District plan to include Maori purposes zone

 Arahura Marae. Photo: supplied via NZ Herald
Arahura Marae. Photo: supplied via NZ Herald

The new combined district plan for the West Coast - now under construction - will recognise the land rights and rangatiratanga of Poutini Ngai Tahu by creating Maori purpose zones on ancestral whenua.

Councils and iwi working on Te Tai o Poutini Plan last week scrutinised the draft rules for the zones after approving the overall objective in February.

The Maori purposes zone is defined as an area used mainly to meet Maori cultural and development needs, including residential and commercial activities.

The zoning enables Maori to assert tino rangatiratanga (chiefly authority) over the land within it, and where an iwi management plan is in place it takes precedence over any default rules.

The two West Coast runanga, Ngati Waewae and Makaawhio had identified the lands they wanted included in the zone, the committee meeting heard.

Some of the areas identified so far include: Victoria Park racecourse at Greymouth; land associated with Arahura Marae, pa and Arahura River; Te Tauraka a Waka a Maui Marae and associated land at Mahitahi; land at Makaawhio/Jacobs River; the Open Islands off Haast, and small parcels of land at Jackson Bay and Okarito.

More Ngai Tahu land could yet be included, senior planner Lois Easton said.

The rules were similar to those for general rural land, but in a Maori purpose zone more activities would be permitted, rather than discretionary. That included buildings used for the purposes of sport, culture, health, welfare and worship.

Where the hapu had a formalised management plan, many activities would not need resource consent, she said.

Single or multiple dwellings, papakainga housing, marae, health clinics and other uses that support the Poutini Ngai Tahu community would all be permitted activities.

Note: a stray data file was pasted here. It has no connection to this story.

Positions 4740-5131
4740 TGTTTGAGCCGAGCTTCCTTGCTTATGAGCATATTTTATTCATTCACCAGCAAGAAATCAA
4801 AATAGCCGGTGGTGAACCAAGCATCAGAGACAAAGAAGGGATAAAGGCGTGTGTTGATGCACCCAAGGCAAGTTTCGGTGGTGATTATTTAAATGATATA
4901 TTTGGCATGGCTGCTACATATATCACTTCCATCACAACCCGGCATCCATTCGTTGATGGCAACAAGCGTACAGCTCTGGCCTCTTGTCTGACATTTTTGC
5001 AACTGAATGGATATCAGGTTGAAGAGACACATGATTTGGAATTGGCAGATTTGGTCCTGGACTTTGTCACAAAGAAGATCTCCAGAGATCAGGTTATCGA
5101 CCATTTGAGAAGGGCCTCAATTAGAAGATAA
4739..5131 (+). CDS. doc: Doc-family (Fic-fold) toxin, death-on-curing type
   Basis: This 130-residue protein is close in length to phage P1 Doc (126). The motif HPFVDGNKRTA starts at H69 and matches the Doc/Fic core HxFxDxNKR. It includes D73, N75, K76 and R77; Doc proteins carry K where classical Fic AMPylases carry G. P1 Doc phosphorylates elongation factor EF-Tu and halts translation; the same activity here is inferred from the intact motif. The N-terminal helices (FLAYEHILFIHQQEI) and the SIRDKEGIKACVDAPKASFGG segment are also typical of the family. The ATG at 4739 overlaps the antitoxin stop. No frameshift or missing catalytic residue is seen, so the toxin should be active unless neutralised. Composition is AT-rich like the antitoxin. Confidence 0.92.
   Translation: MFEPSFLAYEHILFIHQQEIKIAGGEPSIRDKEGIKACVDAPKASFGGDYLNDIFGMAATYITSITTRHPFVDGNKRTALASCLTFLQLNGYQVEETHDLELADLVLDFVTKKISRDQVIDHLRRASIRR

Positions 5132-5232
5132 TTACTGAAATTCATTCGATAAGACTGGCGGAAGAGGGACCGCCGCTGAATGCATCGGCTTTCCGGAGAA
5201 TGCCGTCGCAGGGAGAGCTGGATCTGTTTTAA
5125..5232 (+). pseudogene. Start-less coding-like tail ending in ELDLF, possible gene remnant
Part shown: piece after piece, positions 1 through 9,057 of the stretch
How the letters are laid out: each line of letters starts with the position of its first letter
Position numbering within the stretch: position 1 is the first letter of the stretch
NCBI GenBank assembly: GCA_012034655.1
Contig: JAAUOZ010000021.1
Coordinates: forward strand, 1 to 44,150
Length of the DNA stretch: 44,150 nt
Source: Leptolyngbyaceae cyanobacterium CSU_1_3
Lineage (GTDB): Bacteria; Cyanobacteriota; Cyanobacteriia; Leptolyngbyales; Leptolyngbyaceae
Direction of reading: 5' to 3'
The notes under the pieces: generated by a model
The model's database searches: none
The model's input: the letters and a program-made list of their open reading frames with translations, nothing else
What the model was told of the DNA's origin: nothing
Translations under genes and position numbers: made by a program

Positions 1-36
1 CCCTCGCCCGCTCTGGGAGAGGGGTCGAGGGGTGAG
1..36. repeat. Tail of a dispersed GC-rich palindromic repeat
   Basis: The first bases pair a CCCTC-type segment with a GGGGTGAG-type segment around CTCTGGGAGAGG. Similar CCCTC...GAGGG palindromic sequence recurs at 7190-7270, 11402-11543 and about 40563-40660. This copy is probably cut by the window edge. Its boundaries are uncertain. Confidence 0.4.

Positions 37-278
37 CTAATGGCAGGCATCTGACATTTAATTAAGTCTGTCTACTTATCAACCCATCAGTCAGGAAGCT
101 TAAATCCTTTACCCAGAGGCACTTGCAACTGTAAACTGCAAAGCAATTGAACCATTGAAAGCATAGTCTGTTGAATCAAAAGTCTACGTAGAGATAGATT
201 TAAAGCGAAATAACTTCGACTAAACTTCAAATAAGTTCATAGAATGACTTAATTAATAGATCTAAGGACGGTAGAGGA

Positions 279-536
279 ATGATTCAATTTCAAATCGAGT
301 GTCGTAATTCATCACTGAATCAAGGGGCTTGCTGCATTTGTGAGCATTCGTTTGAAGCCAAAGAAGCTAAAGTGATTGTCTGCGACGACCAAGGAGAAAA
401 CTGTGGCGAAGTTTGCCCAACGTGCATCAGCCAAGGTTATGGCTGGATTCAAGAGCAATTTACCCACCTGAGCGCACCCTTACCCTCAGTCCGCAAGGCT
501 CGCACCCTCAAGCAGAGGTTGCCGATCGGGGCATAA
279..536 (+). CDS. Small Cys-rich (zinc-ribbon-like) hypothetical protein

Some limitations would kick in for settlements, such as the one planned near Arahura Marae: tunnelhouse horticulture would be permitted but other indoor primary industries such as mushroom or chicken farming would not.

Ms Easton said iwi management plans were provided for in the Resource Management Act and had to be endorsed by Ngai Tahu as well as the local runanga.

"But essentially the way I've drafted these rules, as long as the plan provides the level of detail needed to ensure all adverse effects are managed, then whatever's in that plan can go ahead.

"So obviously that's a really enabling provision, but the sense I have from the committee is that you have a level of comfort with that, and I know the iwi are working together on the detail of management plans."

Most of the areas proposed as Maori purpose zones were rural so the default rules were based on rural provisions, Ms Easton said.

"But they do include the former Greymouth racecourse, which is Mawhera Incorporation land, and there will be targeted consultation about that site, but I suspect Mawhera would not be unhappy."

Iwi representative Paul Madgwick asked what would happen if Mawhera wanted more of its land classified as Maori purpose zone.

"From a statutory perspective it is the Ngati Mahaki (Makaawhio) and Ngati Waewae hapu kaiwhakahaere (chairmen) who are part of the decision-making body," Ms Easton said.

"Although Mawhera is iwi or hapu-owned, they are just another landowner... decisions (on the zone) rest with the committee."

Iwi representative Francois Tumahai said he was pleased to hear that.

"Mawhera is just that - another landholder. While we are going to look after their interests, at the end of day we are the decision makers and we will make that call."

He said the two Poutini Ngai Tahu runanga were collaborating on a joint iwi management plan for the entire region and were on track to lodge it with the West Coast Regional Council by October.

By Lois Williams
Local democracy reporter

Add a Comment

 

suv-updated-banner_1.jpg

 

Advertisement

postanote_header_620_x_80.png

postanote_620_x_25.jpg

Our journalists are your neighbours

We are the South's eyes and ears in crucial council meetings, at court hearings, on the sidelines of sporting events and on the frontline of breaking news.

As our region faces uncharted waters in the wake of a global pandemic, Otago Daily Times continues to bring you local stories that matter.

We employ local journalists and photographers to tell your stories, as other outlets cut local coverage in favour of stories told out of Auckland, Wellington and Christchurch.

You can help us continue to bring you local news you can trust by becoming a supporter.

Become a Supporter